Samsung Green DRAM Cuts Laptop Power Requirements

Samsung says its 30-nanometer-class, 2GB DRAM reduces power consumption by about 30 percent over 50-nanometer-class DRAM. The data storage company says a 4GB, 30-nm module of its green DDR3 used in a notebook will consume only 3 watts per hour, or 3 percent of the total power usage of a notebook.

Solid-state disk provider Samsung announced Feb. 2 that it has successfully completed customer evaluations of the industry's first 30-nanometer-class DRAM in 2G-bit densities, and that the results bode well for the technology's potential to help in saving electricity and the environment.
The Korean company's 30nm-class 2Gb, Green DRAM reduces power consumption by about 30 percent over 50nm-class DRAM [dynamic RAM], Samsung said.
A 4GB, 30nm module when used in a new-generation notebook will consume only three watts per hour -- only about three percent of the total power usage of a notebook, the company said.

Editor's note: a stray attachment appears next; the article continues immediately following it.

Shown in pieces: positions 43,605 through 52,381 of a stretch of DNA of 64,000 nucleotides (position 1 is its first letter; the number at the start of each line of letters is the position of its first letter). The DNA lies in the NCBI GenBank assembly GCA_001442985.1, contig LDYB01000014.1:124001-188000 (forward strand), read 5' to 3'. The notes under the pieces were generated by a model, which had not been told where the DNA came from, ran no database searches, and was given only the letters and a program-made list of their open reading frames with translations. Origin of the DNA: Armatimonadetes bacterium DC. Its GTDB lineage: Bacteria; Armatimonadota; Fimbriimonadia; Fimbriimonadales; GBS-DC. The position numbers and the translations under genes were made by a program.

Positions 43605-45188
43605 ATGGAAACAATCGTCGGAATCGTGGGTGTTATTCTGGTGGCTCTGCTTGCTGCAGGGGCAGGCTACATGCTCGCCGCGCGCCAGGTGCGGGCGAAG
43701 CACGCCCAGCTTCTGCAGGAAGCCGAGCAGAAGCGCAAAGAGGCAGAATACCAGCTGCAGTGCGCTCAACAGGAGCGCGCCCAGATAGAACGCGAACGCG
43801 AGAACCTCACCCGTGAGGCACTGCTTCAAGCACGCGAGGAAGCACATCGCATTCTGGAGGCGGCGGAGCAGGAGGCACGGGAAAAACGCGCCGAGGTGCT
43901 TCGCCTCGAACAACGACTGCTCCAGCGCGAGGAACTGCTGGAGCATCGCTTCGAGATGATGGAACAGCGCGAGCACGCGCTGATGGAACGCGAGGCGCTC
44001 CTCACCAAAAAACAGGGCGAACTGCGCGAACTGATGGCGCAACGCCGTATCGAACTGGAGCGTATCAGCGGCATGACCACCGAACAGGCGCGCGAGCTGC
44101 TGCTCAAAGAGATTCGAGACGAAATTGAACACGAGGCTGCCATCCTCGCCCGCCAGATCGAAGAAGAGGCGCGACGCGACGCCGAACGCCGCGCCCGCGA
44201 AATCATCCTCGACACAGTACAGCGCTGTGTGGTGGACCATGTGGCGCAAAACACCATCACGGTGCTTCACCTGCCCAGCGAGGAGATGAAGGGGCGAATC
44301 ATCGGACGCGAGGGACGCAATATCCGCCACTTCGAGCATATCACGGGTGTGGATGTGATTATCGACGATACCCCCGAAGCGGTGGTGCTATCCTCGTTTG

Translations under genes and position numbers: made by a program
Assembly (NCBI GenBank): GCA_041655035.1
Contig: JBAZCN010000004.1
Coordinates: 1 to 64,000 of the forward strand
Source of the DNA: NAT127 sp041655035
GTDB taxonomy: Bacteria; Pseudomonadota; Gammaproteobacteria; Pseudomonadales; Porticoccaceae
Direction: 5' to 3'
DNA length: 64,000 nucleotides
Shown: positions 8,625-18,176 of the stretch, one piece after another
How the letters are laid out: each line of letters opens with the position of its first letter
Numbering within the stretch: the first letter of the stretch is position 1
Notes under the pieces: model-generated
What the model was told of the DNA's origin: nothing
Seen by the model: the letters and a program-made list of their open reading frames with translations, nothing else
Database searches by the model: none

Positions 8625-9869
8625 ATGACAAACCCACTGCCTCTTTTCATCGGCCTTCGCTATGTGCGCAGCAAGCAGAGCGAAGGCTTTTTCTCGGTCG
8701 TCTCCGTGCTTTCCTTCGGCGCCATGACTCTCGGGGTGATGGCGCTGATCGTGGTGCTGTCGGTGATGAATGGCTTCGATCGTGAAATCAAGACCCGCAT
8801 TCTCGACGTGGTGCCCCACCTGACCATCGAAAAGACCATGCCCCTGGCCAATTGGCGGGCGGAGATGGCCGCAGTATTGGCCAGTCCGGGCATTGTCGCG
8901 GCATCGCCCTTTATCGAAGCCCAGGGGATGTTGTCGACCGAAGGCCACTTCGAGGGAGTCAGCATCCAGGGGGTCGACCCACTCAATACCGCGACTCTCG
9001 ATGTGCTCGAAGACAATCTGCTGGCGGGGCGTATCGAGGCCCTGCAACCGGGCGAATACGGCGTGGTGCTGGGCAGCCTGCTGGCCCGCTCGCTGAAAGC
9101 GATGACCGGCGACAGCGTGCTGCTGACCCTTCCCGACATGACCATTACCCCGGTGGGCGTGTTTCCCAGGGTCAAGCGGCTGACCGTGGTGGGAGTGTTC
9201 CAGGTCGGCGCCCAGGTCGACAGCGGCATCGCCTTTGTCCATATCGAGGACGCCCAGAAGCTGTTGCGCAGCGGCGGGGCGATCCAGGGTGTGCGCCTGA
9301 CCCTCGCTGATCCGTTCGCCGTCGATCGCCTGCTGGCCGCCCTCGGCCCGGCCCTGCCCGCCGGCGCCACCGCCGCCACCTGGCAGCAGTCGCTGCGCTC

The new DDR3[double data rate 3] will be used in a wide range of products, from servers to notebooks, desktops, and future versions of netbooks and mobile devices, Samsung said.
The 30nm-class DDR3 is scheduled for mass production in the second half of this year.

Samsung also said that the 30-nm-class process when applied to DDR3 mass production raises productivity by 60 percent over 40-nm-class DDR3. It also is twice as cost-efficient as "DRAM produced using 50-nm to 60-nm-class technology," the company said.
DRAM, commonly used in servers of all types for boot-up and other purposes, stores each bit of data in a separate capacitor within an integrated circuit. Since real capacitors leak charge, the information eventually fades unless the capacitor charge is refreshed periodically.
Because of this refresh requirement, DRAM is considered dynamic memory as opposed to SRAM (static RAM). DRAM is used in a number of consumer and enterprise devices.

Chris Preimesberger

Chris J. Preimesberger

Chris J. Preimesberger is Editor of Features & Analysis at eWEEK, responsible in large part for the publication's coverage areas. In his 12 years and more than 3,900 stories at eWEEK, he...